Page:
Prevalence of obesity and overweight, descriptive analysis of physical activity, smoking habits, alcohol consumption, laboratory results and ultrasonography findings

Body-Mass Index (BMI)

Classed as overweight or obese in the study population were 59.1% of males (619/1047) and 42.2% of females (476/1129) (table 2). Clearly more males than females were overweight (40.8% vs. 24.9%). In both sexes, the number of persons with normal weight decreased with age. No gender-specific effect was seen with a BMI equal or greater than 30. The proportion with extreme obesity (grade III according to WHO; BMI ≥ 40) is at 1.3% for females and 1.0% for males. Underweight according to the WHO definition was most commonly seen in females aged 18 to 30 years at 9.3%.

Table 2 Distribution of BMI according to WHO classification [17] in 2187 German adults by gender and age

Physical activity

2,173 study participants rated their own physical fitness on a scale of 0 to 10 points. Self-assessed mean score was 6.5 ± 1.9 (median: 7; range: 0–10). A degree of physical activity sufficient to "break a sweat" carried on for more than two hours per week was reported by 31.2% (678/2173) of study subjects. Data on leisure time physical activity in hours per week are summarized in table 3. Of all adults 38.9% (847/2,173) do not participate in any physical activity. Gender differences occurred in both this group and in the group with low physical activity (0–2 hours/week). The proportion of males grows with increasing intensity of physical activity from 46.2% (391/847) to 68.4% (26/38). Intensity of physical activity in relation to age, revealed that in the youngest age group females were the least physically active. In the older age groups, the proportion of those who do not participate in sports is similar for females and males.

Table 3 Hours of exercise per week (physical activity in leisure time) in 2173 German adults by gender and age

Tobacco consumption

Data on tobacco consumption was provided by 2,175 adults (table 4). The percentage of current smokers in the study population was 30.1% (n = 654), former smokers 24.1% (n = 525) and of non-smokers 45.8% (n = 996). Among current smokers, the proportion of males (55.2%, n = 361) is slightly higher than that of females (44.8%, n = 293). In former smokers the proportion is 55.4% (n = 291) males to 44.6% (n = 234) females and in non-smokers 39.1% (n = 389) males to 60.9% (n = 607) females.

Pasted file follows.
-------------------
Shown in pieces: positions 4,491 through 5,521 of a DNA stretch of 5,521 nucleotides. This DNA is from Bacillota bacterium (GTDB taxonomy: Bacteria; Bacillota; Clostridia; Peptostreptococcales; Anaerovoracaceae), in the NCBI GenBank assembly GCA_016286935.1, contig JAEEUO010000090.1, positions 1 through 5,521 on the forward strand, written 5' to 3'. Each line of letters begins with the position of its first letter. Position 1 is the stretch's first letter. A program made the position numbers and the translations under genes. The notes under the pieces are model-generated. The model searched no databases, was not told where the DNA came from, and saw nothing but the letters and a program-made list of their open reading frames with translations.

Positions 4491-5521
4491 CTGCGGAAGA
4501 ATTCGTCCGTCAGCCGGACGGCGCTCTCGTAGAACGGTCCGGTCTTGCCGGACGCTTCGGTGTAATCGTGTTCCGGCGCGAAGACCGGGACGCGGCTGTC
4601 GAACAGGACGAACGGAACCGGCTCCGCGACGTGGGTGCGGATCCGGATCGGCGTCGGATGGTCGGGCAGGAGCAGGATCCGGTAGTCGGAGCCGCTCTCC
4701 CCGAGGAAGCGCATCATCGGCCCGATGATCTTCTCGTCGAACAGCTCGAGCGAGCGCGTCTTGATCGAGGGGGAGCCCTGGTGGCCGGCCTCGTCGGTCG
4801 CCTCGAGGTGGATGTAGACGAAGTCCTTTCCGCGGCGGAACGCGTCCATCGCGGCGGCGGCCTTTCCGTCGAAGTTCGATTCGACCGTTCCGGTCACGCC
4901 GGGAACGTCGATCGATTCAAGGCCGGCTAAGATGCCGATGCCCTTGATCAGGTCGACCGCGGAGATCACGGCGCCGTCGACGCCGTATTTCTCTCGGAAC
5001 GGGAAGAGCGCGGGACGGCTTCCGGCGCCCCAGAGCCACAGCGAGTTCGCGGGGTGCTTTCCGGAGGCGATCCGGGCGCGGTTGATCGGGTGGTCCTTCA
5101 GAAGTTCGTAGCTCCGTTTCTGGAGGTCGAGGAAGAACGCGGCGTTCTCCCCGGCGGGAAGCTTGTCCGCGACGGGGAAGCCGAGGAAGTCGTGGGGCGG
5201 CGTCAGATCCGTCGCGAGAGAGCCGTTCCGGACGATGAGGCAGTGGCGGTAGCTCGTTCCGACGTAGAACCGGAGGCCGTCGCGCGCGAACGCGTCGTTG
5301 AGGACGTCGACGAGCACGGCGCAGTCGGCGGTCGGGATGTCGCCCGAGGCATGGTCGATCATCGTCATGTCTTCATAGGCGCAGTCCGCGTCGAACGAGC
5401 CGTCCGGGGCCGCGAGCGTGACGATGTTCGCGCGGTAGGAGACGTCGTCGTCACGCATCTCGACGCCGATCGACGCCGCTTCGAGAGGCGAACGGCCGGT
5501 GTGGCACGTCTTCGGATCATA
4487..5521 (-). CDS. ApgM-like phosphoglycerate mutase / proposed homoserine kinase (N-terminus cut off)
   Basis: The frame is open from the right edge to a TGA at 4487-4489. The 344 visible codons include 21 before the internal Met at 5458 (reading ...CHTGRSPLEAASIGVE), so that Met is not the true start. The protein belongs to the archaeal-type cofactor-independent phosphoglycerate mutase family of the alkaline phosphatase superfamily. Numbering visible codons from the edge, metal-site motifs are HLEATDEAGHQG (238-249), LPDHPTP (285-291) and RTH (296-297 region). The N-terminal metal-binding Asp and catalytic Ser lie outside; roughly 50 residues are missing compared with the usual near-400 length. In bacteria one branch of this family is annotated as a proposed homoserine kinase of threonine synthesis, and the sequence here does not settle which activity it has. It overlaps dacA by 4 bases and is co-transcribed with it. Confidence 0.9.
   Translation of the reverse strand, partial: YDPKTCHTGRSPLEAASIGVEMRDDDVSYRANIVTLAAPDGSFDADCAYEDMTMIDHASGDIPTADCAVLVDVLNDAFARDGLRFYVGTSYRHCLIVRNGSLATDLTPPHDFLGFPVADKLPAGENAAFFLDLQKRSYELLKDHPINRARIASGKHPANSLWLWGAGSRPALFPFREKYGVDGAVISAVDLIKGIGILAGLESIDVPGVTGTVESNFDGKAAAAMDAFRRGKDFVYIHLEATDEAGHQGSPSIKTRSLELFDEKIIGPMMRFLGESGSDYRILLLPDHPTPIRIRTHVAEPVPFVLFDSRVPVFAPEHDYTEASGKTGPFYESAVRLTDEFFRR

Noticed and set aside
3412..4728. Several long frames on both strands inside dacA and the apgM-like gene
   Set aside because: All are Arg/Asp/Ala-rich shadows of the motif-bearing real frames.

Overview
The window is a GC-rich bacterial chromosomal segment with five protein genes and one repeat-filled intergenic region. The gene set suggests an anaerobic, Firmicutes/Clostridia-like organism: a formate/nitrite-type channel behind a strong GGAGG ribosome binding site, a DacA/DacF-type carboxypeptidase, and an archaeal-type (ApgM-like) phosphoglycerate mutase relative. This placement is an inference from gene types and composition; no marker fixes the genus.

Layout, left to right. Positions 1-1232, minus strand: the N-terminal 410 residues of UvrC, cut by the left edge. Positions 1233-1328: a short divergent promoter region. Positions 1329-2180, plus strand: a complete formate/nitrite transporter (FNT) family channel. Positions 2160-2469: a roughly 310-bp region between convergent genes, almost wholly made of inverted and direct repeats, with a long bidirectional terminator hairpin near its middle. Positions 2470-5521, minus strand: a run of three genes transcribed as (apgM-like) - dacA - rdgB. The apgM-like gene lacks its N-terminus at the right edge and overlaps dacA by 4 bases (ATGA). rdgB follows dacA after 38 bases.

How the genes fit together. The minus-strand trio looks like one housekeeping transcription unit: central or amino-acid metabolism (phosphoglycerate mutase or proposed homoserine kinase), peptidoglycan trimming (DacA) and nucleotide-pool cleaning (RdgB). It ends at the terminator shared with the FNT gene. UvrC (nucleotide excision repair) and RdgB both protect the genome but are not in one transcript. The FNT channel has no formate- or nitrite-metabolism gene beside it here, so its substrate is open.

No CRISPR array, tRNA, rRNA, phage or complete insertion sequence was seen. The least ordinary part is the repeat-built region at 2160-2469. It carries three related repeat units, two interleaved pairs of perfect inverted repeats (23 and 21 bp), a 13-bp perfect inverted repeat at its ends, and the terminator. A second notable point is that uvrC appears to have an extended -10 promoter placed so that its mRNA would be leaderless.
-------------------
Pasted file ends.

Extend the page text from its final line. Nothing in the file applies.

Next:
Table 4 Number of cigarettes smoked per day in 1167 German adults (current and former smokers) by gender and age

Of former and current smokers, 83.9% (979 of 1,167) reported a daily tobacco use of 0–20 cigarettes (table 4). The median duration of tobacco consumption was in the class of > 10–20 years in both former and current smokers. 29.6% (338/1141) of those surveyed reported having smoked for more than 20 years.

Among former and current smokers, the group of older men reported the highest daily tobacco use. The cohort of young women aged 18–30 years revealed the highest proportion of smokers, smoking < 10 cigarettes per day, at 57.4% compared with 44.4% of the corresponding group of males. The number of heavy smokers (> 40 cigarettes per day) is relatively low, standing at 0.6% in females and 3.6% in males.


A third of the population sample (33.3%, 707 of 2,120 persons) reported that they infrequently or never drink alcohol. Women (42.7%, 476 of 1,116 females) make up a larger part of this group than do men (23.0%, 231 of 1,004 males). The average amount of alcohol consumed for the total population sample (n = 2099) stood at 11.7 ± 17.7 grams per day (median: 4.5; range: 0–135.9 g/day); for males (n = 995) a median of 10.8 grams/day and for women (n = 1,104) a median of 2.5 grams/day (table 5). 60.6% (n = 1,289) of the study population reported at least some alcohol (women, 56.3%, 625 of 1,109 females; men, 65.1%, 664 of 1,020 males). Daily consumption of alcohol is reported by 230 subjects. In this group, the proportion of men (18.6%, 187 of 1,004 males) is higher than that of women (4.1%, 43 of 1,153 females). A very high level of consumption is reached at 80 grams/day, an amount reported by 1.4% (29 of 2,120) of subjects while the often described critical level of more than 20 grams/day in women is reached by 9.3% (104 of 1,116) of female subjects and a level of more than 40 grams/day in men is reached by 13.2% (133 of 1,004) of male subjects. The most common form of alcohol consumed is beer, followed by wine, must, champagne and liquor.